Today’s top story: Summer is the perfect time for a financial checkup. Also in the news: Why your parents’ money guru may not be right for you, how to get ready for the next recession now, and what you don’t know – but should know – about how your financial advisor is paid.

Summer Is the Perfect Time for a Financial Checkup
A great time to get back on track.

Your Parents’ Money Guru May Not Be Right for You
Your goals may be different.

How to Get Ready for the Next Recession Now
Preparing for the worst.

What you don’t know – but should – about how your financial advisor is paid
Beware of conflicts of interest.

Wednesday’s need-to-know money news

Today’s top story: Ace back-to-school shopping with six smart moves. Also in the news: How to prepare for the next recession, how a remodeling project changes your property tax bill and adding more cash investments to your portfolio.

Ace Back-to-School Shopping With 6 Smart Moves
Avoiding the splurge trap.

How to Get Ready for the Next Recession Now
Making your finances recession-proof.

How a Remodeling Project Changes Your Property Tax Bill
Upgrades mean an uptick in home value.

Interest rates are going up. Is it time for more cash investments in your portfolio?
The appeal of cash investments is growing.

Are you falling behind?

siblingsMore than half of Americans—56 percent—say they’re falling behind financially, according to a new national survey by the Pew Research Center.

That’s not surprising, given that a recent Census Bureau study concluded that most Americans are worse off financially than they were before the recession, despite gains in the stock market and home prices.

Which is why Donna Freedman’s latest piece for Get Rich Slowly, “Why I voluntarily slashed my salary,” is a timely read.

Like the rest of us who wrote for MSN Money, Donna faced a big drop in income when the site pulled the plug on original content. Rather than try to recoup what she’d lost, though, Donna made a conscious decision to live on a lot less.

Donna’s situation is Donna’s. Yours is probably quite different. But I’m always inspired reading what she has to say about the benefits of a more frugal, conscious life.

That doesn’t mean I think that status quo is okay. The ever-widening gap between rich and poor is not okay. The huge debts young people take on to get educated is not okay.  The fact that most people’s finances can be seriously and permanently upended–by a layoff, a divorce, a death in the family–is not okay.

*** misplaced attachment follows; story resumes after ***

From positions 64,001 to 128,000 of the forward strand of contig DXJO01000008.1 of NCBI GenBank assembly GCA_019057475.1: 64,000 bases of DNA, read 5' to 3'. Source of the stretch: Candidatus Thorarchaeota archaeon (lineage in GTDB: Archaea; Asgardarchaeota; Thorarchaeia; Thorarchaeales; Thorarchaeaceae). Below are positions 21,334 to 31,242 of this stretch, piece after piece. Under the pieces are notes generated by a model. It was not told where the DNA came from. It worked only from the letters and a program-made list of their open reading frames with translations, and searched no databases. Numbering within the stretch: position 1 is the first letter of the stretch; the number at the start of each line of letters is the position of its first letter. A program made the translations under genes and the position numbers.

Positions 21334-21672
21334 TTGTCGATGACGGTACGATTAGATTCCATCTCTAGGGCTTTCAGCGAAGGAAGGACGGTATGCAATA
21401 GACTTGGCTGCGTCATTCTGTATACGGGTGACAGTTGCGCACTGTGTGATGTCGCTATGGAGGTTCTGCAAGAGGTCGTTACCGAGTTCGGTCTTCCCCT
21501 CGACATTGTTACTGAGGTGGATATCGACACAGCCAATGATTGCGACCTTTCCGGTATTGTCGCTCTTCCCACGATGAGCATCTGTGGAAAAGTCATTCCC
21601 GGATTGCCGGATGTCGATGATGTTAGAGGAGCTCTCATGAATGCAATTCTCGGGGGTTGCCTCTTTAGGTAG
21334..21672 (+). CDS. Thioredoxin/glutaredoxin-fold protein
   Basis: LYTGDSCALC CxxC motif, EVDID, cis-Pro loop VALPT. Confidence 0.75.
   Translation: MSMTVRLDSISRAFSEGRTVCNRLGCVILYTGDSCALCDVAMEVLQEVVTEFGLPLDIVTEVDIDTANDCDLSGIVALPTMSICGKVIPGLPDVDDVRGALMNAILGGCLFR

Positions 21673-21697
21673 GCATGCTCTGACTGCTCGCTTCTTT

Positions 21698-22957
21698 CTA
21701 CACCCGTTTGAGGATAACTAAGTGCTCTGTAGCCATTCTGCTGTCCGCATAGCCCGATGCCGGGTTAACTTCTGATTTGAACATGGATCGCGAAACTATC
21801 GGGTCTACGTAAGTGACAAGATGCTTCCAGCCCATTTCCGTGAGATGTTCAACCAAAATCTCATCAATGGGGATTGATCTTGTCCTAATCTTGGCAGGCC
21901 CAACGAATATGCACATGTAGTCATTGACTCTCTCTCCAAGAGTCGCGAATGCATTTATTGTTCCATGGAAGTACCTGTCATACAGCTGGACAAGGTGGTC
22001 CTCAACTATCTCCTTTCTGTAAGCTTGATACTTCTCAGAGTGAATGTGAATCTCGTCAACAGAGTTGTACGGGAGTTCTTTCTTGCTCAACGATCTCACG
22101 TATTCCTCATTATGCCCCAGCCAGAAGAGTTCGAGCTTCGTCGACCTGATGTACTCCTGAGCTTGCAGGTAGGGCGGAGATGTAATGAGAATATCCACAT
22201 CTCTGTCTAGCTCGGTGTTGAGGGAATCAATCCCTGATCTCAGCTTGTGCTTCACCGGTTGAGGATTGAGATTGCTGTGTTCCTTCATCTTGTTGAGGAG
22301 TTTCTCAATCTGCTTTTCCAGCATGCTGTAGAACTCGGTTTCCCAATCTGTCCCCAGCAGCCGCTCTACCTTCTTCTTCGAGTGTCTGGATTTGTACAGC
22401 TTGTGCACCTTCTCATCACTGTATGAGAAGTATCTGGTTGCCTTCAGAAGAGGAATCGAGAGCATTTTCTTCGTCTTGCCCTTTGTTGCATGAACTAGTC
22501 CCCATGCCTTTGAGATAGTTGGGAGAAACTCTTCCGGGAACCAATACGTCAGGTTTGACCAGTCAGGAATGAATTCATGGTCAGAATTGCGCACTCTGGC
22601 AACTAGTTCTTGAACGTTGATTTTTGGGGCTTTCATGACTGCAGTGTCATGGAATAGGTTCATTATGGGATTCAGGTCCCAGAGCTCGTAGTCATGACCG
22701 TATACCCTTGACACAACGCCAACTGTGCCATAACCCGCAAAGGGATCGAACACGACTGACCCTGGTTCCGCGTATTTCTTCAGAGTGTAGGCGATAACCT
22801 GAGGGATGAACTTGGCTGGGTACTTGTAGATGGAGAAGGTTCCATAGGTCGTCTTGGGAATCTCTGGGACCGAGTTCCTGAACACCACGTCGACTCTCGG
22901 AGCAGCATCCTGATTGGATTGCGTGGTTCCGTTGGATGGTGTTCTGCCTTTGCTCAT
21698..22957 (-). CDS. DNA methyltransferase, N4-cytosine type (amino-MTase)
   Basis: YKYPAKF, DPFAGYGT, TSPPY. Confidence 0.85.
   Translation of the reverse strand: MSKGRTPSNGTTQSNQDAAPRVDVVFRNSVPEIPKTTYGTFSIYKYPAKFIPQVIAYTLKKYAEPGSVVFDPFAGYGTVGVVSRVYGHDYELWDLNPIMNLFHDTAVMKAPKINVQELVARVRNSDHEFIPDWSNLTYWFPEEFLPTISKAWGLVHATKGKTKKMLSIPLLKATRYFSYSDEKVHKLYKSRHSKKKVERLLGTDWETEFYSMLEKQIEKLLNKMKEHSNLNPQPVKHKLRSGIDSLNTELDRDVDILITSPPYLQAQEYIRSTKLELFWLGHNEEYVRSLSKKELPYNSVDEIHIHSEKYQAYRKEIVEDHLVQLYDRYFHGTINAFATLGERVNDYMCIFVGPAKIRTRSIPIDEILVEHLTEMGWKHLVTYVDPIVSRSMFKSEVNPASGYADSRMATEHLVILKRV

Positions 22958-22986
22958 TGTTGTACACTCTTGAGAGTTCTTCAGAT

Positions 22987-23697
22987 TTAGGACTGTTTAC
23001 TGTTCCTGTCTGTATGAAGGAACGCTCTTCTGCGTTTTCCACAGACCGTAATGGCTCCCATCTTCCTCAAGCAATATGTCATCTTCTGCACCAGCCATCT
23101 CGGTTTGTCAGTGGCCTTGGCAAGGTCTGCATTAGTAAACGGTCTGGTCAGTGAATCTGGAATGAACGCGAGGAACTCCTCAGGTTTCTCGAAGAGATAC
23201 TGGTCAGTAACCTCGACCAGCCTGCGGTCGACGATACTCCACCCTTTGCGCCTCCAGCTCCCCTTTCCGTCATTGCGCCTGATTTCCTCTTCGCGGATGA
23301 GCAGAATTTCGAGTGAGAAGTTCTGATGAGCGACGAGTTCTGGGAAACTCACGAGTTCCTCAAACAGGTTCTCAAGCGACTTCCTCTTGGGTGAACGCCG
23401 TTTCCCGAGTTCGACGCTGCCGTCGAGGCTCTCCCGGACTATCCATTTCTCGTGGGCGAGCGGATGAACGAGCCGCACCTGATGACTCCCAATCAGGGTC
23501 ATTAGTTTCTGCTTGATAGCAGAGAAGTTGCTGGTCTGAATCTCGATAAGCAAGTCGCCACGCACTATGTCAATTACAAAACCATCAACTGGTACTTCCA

It’s also not okay to keep blaming individuals for what are clearly huge economic trends. Overspending on credit cards did not trigger the Great Recession.

But if you’re living with less, Job One is figuring out how to make that work, at least for now. Job Two may be pushing for change.

 

Do you feel richer yet?

Zemanta Related Posts ThumbnailWe’re richer than we were before the recession, according to a new report by the Federal Reserve. The net worth of U.S. households and nonprofit organizations is now a record $80.7 trillion, 14% higher than last year. The previous peak in 2007 was $76.59 trillion in today’s dollars.

If you don’t feel wealthier, though, you’re not alone. Most of the gains went to the country’s richest households, and older people saw bigger wealth increases than younger people. That doesn’t bode well for consumer spending, economists said, since younger and less wealthy households are more likely to spend their gains. An article in today’s Wall Street Journal includes this quote:

“Wealth inequality…has increased over time,” said William Emmons, an economist at the Federal Reserve Bank of St. Louis. “So, there seems to be a disconnect: There are big wealth gains, but not much follow-through on consumer spending.”

Another study by the Federal Reserve Bank of St. Louis found that the average family headed by someone under 40 has recovered only about a third of the net worth lost during the financial crisis and recession, while the average wealth of middle-aged and older families is about where it was prior to the crisis.